Can oral sex really cause throat cancer? What is throat cancer…and how is it related to HPV?
Cancer death rates continue to decline, according to the American Cancer Society. But cancer caused by the human papillomavirus (HPV), a sexually transmitted infection most well known for causing genital warts and cervical cancer, is still largely a cause for concern. Recent reports have shown a rise in both oral and anal cancer caused by HPV in both women and men.
Oral infections of human papillomavirus, or HPV, affect nearly seven percent of Americans, affecting three times as many men (10 percent) as women (3.6 percent).
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In fact, HPV is now a more common cause of throat and other oral cancers than tobacco.
What is HPV?
Genital human papillomavirus, or HPV, is one of the most common sexually transmitted infections (STIs). There are more than 40 types of HPV that can infect the genital areas of males and females. These HPV types can also infect the mouth and throat.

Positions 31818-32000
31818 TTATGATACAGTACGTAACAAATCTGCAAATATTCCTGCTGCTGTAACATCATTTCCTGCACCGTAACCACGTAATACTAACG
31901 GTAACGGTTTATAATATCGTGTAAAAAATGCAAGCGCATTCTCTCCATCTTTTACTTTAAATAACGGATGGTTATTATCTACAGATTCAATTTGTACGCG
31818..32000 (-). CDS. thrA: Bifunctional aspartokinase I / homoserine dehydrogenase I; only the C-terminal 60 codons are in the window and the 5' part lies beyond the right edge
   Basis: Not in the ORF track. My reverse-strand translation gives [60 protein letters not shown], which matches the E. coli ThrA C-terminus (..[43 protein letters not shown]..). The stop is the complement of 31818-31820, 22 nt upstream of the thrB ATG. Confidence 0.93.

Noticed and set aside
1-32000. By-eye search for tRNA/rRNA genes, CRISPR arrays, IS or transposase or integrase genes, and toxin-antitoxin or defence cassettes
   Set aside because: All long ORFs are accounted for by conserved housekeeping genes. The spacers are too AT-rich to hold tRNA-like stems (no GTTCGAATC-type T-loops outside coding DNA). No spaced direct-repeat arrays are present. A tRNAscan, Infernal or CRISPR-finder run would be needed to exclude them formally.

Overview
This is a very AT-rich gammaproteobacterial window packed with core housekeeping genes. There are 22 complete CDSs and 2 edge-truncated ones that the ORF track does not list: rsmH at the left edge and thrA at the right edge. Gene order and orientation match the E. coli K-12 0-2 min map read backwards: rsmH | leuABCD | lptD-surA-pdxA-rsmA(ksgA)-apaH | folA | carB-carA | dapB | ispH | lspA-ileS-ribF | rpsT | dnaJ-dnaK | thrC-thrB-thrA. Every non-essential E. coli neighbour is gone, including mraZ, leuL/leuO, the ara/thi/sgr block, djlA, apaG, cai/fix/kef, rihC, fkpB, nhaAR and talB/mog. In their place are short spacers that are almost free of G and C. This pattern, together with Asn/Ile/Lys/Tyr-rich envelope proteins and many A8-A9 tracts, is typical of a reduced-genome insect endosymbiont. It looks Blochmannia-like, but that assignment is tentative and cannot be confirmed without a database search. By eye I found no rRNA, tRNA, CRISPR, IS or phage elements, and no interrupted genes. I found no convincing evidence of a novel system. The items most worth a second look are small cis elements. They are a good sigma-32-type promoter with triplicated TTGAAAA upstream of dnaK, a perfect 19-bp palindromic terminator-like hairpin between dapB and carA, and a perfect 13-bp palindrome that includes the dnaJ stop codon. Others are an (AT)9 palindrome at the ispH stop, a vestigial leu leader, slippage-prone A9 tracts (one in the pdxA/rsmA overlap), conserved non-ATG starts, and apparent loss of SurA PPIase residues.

HPV can cause serious health problems, including genital warts and certain cancers, particularly cervical cancer and throat cancer. There is no certain way to tell who will develop health problems from HPV and who will not. In most cases HPV goes away by itself before it causes any health problems, and most people who become infected with HPV do not even know they have it.
Experts are now looking into determining if the newly available HPV vaccine is effective in males. The vaccine has been shown to be almost 100 percent effective for preventing cervical infection.
Throat cancer, defined as cancer of the oropharynx, includes the tonsils, base of the tongue and soft palate, and side and back of the throat.
Tobacco use and drinking alcohol are still risk factors for head and neck cancers. About 90% of patients with these malignancies either smoke or chew tobacco, or have done so in the past, and up to 80% of oral cancer patients also drink a lot of alcohol, according to the American Cancer Society.
However, over the last five years, 35 percent of the throat cancer patients treated had no history of smoking, and 90 percent of these patients showed evidence of oral infection with HPV.
Oral Sex Does Not Equal Safe Sex
Based on new findings, experts agree that it is critical for people to understand that oral sex is not necessarily always safe sex. Which is why it’s important to continue to take precautions to better protect your health, including annual STD screening, talking to your partners about their sexual history, and using protection while having sex.